Quote:
"While Lt. Baxer was bed ridden, we decided to play a little joke on him.

We rounded up a woman mannequin and one evening while he was asleep in his bed and pretty well wined up, we slipped the mannequin into his bed. One of the guys took pictures with him and the mannequin in different positions.

Some days later when Lt. Baxter was sober and the pictures had been developed, we showed it to him. Well, he became unglued as we laughed and heckled him mercillessly. He hopped around the room, chasing and cursing us, trying to destroy the pictures.

We finally gave him all of the photos with the negatives but not before we had our full measure of fun. Finally he laughed along with us saying, "You conniving SOBs."
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Old January 14, 2024, 03:58 PM   #579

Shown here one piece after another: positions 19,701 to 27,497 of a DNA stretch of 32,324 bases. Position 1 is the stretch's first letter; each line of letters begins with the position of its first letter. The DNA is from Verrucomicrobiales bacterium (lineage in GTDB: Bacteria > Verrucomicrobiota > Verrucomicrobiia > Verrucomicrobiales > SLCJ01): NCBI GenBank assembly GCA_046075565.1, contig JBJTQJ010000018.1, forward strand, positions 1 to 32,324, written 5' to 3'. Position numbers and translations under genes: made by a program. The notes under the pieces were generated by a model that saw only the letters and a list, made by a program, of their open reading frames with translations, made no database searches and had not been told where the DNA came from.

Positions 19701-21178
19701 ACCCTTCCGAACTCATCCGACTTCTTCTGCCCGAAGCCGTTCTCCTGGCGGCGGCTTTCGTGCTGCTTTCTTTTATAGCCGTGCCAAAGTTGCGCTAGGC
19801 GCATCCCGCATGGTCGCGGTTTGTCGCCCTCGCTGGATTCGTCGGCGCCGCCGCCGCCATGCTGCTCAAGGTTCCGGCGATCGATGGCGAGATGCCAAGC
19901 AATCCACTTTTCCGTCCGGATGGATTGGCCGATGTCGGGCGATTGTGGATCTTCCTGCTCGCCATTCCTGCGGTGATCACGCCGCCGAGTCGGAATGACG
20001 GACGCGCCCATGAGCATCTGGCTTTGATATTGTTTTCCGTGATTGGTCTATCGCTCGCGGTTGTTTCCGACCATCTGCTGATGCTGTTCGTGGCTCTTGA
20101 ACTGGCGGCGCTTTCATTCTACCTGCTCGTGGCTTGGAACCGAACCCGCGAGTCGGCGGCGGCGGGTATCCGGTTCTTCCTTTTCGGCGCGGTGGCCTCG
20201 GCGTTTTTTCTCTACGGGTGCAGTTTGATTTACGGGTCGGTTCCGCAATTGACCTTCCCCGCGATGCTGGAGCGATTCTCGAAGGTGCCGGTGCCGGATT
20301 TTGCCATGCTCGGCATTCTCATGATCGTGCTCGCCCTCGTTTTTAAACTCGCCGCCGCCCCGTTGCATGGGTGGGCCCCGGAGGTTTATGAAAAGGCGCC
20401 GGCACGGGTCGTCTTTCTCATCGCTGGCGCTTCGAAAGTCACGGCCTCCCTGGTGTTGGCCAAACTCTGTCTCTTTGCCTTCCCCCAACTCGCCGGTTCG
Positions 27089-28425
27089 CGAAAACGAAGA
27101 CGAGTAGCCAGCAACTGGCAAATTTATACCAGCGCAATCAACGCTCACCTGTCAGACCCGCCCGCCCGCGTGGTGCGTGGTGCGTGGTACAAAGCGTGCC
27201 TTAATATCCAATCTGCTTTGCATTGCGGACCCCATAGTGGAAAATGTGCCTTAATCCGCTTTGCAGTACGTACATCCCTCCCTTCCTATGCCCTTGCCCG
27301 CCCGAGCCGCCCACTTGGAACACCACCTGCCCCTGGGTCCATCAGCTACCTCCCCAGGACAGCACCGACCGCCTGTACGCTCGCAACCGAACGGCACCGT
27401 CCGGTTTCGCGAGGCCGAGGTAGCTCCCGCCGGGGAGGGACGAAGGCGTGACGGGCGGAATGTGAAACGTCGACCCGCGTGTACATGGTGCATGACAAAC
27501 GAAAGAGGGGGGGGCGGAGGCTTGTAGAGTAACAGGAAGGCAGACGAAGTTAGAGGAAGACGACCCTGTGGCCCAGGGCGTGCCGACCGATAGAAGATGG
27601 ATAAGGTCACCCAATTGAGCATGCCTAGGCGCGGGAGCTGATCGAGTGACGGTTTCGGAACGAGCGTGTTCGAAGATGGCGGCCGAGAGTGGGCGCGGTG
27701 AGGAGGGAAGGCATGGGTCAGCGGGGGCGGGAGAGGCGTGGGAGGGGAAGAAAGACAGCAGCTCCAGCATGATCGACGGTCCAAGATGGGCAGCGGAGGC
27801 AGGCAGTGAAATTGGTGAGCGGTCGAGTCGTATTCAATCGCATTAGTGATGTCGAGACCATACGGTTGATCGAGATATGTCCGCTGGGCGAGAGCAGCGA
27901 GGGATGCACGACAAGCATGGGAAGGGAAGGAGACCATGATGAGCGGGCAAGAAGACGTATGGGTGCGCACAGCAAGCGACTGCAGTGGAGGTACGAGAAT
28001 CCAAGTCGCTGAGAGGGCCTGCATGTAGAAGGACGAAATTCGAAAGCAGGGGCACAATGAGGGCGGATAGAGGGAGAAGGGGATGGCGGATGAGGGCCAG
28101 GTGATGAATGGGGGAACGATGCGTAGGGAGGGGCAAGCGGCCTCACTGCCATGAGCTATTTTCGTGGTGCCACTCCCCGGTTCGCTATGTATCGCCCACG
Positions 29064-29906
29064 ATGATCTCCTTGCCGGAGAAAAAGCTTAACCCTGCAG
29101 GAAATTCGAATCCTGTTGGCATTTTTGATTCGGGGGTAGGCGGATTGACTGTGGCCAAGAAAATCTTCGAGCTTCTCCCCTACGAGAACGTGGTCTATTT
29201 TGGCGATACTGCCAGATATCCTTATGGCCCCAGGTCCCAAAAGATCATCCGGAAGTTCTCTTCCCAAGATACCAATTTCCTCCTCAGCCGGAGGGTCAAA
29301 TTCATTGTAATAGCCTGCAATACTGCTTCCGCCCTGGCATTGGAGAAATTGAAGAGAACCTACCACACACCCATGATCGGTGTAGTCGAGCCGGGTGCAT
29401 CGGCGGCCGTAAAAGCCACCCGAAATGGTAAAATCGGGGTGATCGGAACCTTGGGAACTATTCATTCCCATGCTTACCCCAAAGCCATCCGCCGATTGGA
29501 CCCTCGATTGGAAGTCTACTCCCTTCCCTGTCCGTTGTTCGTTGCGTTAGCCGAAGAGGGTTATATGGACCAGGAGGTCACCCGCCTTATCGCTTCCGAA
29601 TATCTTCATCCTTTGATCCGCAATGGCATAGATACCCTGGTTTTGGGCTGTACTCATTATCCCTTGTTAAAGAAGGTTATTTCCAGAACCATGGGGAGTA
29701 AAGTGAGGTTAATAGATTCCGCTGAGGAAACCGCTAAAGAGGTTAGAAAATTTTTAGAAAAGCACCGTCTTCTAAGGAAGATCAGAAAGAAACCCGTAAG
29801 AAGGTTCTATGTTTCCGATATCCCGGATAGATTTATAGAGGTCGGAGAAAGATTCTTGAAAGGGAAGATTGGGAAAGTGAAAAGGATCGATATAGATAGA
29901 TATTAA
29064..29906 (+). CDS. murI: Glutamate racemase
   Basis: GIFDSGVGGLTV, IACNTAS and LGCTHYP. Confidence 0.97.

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Pre WW II German gun confiscation

On July, 1944 PFC Frank Harold was captured in Normandy. He survived several USAAC strafing runs on the RR.

"On Nov. 5, 1944, PFC Frank, who by now was healed from the wound and able to work, asked Karl (German supervisor of PoWs), "Many Germans are good, hard-working people. How did the German people allow Hitler into power?"

"Hitler did it through intimidation and bypassing the Reichstag [German Congress]," Karl replied. Then he told Frank that "Unarmed German SS came and had us register all firearms. They said they didn't want the weapons but just wanted to make sure who had them. Then several months afterwards, a German Army halftrack came, and armed SS soldiers ordered me to give up the guns listed."

"I don't have guns anymore," Karl had said.

But the SS officer told Karl, "You have ten minutes to hand over the guns, or we will kill your wife and kids."

"They got the guns," Karl stated, while adding, "then we could do nothing."

From Mark Hager's The Last of the 357th Infantry: Harold Frank's WW II Story of Faith and Courage, page 171.
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Old January 15, 2024, 12:26 PM   #580